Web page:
Lake Success, Hoffman said, has looked into the difference in cost for county police services versus village police services, and found that the difference is “not so great per house.”
“Even though it may cost us a little more per home, we feel that the extra little cost between what we’d pay for with Nassau County and our own department is well worth the expense for the residents,” he said.
The Lake Success Police Department accounted for about $4.53 million of the village’s approximate $14.39 million 2016-17 budget.
According to the village website, about 45 percent of the village’s tax valuation is residential, while the remaining tax base consists of commercial and industrial properties.
Village of Kings Point Police Department officers were not only the highest paid police force in the state last year, but the highest paid department in any municipality, according to a report released by the Empire Center for Public Policy.
According to the report, which used a payroll database of both part-time and full-time employees actively enrolled in the state pension system as of August 2016, Kings Point’s 21 police officers received an average salary of $222,394.
According to, Empire Center’s transparency website that lists municipal payrolls, six of the top 20 highest paid village employees in the state were Kings Point police officers.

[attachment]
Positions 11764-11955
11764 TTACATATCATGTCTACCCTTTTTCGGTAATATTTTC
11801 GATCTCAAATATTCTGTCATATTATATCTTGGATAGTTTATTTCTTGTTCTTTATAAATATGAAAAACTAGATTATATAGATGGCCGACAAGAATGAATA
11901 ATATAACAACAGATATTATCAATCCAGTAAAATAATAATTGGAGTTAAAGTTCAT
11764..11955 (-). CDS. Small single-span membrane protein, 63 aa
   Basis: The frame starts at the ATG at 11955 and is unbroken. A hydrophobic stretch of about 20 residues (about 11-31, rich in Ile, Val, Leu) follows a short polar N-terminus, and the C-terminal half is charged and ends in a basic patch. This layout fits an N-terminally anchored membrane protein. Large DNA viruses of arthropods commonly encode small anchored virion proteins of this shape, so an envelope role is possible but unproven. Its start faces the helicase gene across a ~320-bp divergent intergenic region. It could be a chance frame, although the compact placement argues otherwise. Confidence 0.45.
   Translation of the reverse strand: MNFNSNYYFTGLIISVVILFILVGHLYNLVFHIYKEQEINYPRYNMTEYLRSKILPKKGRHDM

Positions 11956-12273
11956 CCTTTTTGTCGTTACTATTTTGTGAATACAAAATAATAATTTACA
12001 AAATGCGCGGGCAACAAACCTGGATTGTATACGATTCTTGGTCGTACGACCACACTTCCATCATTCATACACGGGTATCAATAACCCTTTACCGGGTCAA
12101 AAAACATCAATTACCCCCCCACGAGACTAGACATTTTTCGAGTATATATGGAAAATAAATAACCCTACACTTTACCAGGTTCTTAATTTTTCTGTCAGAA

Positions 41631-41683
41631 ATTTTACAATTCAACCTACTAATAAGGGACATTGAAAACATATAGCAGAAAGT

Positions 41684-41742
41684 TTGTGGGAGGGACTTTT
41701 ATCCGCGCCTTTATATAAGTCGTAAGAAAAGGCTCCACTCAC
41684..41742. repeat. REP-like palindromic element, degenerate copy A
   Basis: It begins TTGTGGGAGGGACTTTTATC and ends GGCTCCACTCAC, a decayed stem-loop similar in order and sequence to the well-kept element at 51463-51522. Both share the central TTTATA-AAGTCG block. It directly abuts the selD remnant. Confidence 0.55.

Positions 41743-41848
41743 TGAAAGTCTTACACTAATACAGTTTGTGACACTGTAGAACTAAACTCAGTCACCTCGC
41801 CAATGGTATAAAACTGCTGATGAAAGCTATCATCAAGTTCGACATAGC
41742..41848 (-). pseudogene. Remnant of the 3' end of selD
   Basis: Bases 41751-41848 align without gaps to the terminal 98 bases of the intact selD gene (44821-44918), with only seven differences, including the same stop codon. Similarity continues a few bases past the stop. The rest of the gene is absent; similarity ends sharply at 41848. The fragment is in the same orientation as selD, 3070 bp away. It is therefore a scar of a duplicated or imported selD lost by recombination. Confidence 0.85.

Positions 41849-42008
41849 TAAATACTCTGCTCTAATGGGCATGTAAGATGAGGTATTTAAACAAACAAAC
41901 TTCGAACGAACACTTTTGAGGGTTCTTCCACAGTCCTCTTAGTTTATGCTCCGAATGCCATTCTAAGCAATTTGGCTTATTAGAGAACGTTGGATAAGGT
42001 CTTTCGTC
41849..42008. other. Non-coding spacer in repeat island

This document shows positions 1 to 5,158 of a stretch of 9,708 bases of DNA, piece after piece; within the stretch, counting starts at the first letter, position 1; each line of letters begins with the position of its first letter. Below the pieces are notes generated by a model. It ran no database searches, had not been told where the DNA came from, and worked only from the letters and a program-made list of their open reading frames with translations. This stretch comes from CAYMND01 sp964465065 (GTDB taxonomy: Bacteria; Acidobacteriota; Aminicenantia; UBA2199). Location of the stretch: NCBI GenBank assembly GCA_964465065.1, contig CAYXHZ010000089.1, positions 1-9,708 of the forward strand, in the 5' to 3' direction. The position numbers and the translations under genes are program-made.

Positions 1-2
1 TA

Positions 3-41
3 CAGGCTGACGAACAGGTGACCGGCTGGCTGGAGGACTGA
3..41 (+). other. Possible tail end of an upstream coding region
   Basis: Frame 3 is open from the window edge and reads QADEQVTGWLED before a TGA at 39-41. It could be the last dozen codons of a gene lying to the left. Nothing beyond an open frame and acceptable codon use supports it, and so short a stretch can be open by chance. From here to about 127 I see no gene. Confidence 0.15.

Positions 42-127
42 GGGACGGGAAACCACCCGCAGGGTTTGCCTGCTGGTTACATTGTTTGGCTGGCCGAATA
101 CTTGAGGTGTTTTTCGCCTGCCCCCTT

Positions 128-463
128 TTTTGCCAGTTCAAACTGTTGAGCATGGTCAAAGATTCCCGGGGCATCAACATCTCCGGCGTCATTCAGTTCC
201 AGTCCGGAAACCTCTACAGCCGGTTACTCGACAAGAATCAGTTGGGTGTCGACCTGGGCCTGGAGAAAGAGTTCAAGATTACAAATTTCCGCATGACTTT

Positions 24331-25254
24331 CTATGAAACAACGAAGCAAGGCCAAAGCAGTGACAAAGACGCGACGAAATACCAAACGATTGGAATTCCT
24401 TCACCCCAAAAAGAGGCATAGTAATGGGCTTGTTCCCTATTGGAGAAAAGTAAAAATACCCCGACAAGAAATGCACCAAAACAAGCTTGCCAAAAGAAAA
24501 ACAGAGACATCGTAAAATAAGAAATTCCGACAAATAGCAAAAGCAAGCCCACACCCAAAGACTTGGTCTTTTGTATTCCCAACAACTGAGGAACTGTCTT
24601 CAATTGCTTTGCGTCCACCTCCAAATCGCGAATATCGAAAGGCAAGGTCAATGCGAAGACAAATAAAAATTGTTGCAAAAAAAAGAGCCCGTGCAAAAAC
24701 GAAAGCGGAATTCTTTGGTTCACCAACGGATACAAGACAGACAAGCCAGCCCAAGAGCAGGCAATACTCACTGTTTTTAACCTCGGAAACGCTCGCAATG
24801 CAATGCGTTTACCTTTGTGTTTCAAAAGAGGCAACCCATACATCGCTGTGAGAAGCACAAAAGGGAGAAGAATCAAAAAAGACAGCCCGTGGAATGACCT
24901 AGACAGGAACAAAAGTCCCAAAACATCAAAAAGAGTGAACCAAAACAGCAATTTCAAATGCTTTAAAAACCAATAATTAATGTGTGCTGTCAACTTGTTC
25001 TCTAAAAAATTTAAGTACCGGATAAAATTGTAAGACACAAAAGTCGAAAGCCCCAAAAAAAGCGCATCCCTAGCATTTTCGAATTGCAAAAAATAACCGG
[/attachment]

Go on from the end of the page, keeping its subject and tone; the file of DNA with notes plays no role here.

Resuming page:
“The residents of Kings Point benefit from around-the-clock police patrols and protection, resulting in an extremely effective deterrent against crime and an average response time of less than two minutes,” Kings Point Mayor Michael Kalnick said of the salaries. “Residents benefit from more personal interaction with members of the department, such as the ability to notify the police if they are going out of town for an extended period.”
Kalnick said police officers and administrators work closely with village officials “to maintain a safe and secure community.”
“The village enjoys a low crime rate and village officials are pleased with the police department’s fast response time, performance and dedication to the residents of Kings Point,” he said.
Kings Point’s 2016-17 fiscal year budget calls for the village to spend about $5.47 million of its $16.88 million budget on the police department.